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GN on a Surgical Oncology Unit

Nurses   (292 Views | 4 Replies)
by KMGS17 KMGS17 (New) New Student

211 Profile Views; 5 Posts

I have been offered a position on a surgical oncology unit. From what I have been told this will be a mixture of oncology patients and med surg patients. I am a GN and I think the idea of being offered a job was thrilling. A family friend who is a retired CRNA said I shouldn't accept the position because of medications that oncology patients receive. The exposure wouldn't be worth the job.

I never even thought about this because I think the glitter of being offered a job was exciting.

I am sure there is some type of risk. Should I ask the unit manager about this? Does anyone have experience with this? Any thoughts and/or advice is appreciated.

Additionally, the unit seems to have good teamwork and organization which is important to me as a new grad (or really at anytime). I have found this out from a nurse who previously worked on this floor but followed a different dream.

Thank you in advance!

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Daisy4RN has 20 years experience and specializes in Travel, Home Health, Med-Surg.

1 Follower; 1 Article; 1,376 Posts; 8,163 Profile Views

CONGRATS on the offer!

There are risks involved with working on an Onc floor. Chemo and radiation exposure (depending on what your unit does). You will have special training in these measures as well as different PPE for chemo, and not sure how they do it now but we also had radiation monitors. While it is true that there is an additional risk I wouldn't be too worried unless you are pregnant or have other medical issues that would be affected (immunocompromised etc). As a new grad this unit will be difficult because of the steep learning curve but if you are up for the challenge it is doable, you will probably have to adjust your schedule to allow more time for classes etc also. Having a good team is essential so at least you are hearing good things in that dept.

I would ask the manager about the training (from the hospital) and also chemo certification from the ONS (do you need it, how long for you to obtain, do they cover any costs).

Also, just know that these patients can be extremely high acuity, and this type of unit can be very draining r/t emotional issues. From my experience most nurses do not last more than 10years (and that is about the max) because of this and also because they want to limit their own exposure to the chemo and/or radiation. Assuming this is true for you, it leaves you having to find a new specialty, find a position within Onc with a higher degree, or work out pt in an infusion clinic (but then you will still be exposed to chemo etc). There are of course many other options but just know that, in my experience, people don't stay in-pt Onc for very long so you many want to think about that now so you can continue your Ed (not sure where you are now), or at least keep that in the back of your mind.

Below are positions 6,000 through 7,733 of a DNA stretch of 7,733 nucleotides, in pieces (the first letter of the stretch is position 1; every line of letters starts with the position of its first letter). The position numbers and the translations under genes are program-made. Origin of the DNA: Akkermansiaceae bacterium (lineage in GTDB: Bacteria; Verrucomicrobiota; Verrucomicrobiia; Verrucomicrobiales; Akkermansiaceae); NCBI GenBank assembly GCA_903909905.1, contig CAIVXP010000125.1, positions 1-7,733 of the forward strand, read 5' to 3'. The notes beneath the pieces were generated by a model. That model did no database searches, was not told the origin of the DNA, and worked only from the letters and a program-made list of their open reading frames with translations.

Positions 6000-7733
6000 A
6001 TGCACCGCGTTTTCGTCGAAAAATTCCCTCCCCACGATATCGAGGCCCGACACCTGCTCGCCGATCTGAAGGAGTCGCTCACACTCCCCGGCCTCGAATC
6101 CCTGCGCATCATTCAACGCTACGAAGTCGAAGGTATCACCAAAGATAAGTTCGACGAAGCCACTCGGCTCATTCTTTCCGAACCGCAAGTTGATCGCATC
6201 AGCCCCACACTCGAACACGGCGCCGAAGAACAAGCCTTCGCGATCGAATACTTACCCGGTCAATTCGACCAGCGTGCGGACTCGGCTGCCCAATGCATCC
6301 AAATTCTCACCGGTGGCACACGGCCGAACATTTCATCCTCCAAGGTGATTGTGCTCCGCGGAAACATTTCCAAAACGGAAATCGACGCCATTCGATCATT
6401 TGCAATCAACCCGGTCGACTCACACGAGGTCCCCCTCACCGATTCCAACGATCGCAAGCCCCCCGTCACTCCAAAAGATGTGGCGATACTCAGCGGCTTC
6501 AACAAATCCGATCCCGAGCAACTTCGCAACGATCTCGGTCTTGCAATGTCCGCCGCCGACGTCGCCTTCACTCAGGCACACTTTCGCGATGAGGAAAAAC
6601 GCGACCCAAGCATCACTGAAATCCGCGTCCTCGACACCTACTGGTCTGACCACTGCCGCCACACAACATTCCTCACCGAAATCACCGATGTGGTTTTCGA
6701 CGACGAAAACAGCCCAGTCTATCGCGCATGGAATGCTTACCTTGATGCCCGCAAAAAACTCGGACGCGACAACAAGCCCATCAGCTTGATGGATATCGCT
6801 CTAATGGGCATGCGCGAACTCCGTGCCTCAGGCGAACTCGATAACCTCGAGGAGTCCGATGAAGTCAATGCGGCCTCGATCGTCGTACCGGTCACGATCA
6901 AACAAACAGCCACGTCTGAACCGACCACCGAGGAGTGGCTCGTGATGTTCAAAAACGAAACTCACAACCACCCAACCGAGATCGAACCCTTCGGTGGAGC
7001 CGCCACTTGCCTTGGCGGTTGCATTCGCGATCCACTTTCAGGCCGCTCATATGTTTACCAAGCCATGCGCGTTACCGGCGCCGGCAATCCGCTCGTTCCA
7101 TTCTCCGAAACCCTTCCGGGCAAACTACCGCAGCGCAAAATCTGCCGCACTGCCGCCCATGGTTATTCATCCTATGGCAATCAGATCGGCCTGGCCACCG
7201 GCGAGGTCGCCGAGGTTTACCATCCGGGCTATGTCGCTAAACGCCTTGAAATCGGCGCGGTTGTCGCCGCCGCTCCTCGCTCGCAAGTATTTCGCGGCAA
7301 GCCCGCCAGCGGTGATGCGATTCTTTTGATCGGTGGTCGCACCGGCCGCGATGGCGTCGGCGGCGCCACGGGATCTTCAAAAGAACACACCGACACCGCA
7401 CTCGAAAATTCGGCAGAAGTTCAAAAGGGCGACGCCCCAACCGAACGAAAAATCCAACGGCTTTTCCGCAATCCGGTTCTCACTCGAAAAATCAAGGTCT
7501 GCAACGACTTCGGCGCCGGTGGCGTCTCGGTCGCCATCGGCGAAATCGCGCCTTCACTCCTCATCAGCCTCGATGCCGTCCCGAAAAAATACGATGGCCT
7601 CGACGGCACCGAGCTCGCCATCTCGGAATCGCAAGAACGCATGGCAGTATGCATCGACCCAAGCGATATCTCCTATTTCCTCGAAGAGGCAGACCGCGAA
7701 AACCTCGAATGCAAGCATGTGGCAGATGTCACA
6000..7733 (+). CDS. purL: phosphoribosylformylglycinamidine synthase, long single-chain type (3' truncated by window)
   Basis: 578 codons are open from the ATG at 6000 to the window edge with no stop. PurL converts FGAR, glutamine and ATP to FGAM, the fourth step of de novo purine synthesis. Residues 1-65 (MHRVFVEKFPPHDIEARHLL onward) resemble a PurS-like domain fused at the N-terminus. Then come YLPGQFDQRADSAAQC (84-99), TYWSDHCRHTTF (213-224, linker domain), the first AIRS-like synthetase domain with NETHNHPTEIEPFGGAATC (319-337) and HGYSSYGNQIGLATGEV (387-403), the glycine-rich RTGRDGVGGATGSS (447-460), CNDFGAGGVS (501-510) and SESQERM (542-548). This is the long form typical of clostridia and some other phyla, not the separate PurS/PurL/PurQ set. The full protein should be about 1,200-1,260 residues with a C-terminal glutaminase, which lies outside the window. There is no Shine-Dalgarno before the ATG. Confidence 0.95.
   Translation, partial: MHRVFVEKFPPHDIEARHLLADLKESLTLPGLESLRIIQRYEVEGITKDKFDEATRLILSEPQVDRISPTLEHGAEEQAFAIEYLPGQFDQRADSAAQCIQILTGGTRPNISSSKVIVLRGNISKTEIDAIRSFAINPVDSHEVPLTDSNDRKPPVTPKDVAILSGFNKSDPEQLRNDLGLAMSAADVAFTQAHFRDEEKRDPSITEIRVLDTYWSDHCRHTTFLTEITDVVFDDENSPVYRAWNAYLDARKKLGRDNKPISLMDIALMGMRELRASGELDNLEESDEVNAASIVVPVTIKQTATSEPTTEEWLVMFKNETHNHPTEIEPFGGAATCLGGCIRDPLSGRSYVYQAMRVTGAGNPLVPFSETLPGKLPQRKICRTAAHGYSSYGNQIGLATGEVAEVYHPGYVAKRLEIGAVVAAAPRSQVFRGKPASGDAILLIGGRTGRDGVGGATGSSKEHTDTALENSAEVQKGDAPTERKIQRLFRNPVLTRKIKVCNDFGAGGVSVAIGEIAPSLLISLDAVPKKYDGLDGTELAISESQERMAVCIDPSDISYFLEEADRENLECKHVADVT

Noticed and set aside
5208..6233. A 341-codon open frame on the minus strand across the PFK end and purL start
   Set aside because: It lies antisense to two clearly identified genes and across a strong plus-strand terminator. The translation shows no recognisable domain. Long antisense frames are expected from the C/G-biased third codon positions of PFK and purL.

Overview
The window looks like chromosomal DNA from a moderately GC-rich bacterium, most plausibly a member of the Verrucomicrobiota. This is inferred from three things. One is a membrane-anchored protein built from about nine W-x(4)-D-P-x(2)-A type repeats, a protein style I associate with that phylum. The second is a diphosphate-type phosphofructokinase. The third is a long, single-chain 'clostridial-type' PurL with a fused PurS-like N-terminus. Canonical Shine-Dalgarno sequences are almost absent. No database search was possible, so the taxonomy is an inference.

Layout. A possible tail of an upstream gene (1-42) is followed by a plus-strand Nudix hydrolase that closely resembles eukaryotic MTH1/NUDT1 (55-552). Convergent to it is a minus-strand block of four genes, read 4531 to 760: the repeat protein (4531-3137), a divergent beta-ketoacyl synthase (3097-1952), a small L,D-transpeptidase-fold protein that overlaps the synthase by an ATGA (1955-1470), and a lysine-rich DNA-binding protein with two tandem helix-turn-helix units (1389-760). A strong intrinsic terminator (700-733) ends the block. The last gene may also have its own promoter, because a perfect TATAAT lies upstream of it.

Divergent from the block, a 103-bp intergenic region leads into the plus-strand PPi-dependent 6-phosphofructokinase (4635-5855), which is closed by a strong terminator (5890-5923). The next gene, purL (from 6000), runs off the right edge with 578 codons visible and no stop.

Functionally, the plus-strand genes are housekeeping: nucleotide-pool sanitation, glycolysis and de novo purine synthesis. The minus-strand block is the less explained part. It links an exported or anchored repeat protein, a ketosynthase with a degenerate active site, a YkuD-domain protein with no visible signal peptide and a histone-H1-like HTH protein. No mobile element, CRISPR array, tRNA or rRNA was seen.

Good luck and hope this works out well for you!!

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5 Posts; 211 Profile Views

Thank you for the response!

I did reach out to the manager. The awareness of the associated risk could be present but are just as present on any other med surg floor.

If chemo is needed, chemo nurses are called, unless it is a PO med. Then PPE is used.

She did mention there would be additional training during orientation.

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RNperdiem has 14 years experience as a RN.

1 Follower; 4,289 Posts; 30,101 Profile Views

Surgical oncology patients have more in common with other surgery patients than with the medical oncology patients getting chemotherapy.

You learn to manage post operative pain, deal with drains, wound care, reconstructive flaps, get people up and moving.

It is a busy floor in my hospital. Beds stay filled. You will learn lots.

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Daisy4RN has 20 years experience and specializes in Travel, Home Health, Med-Surg.

1 Follower; 1 Article; 1,376 Posts; 8,163 Profile Views

On 3/30/2020 at 9:25 AM, KMGS17 said:

Thank you for the response!

I did reach out to the manager. The awareness of the associated risk could be present but are just as present on any other med surg floor.

If chemo is needed, chemo nurses are called, unless it is a PO med. Then PPE is used.

She did mention there would be additional training during orientation.

Sounds like it will work out well for you, good luck!

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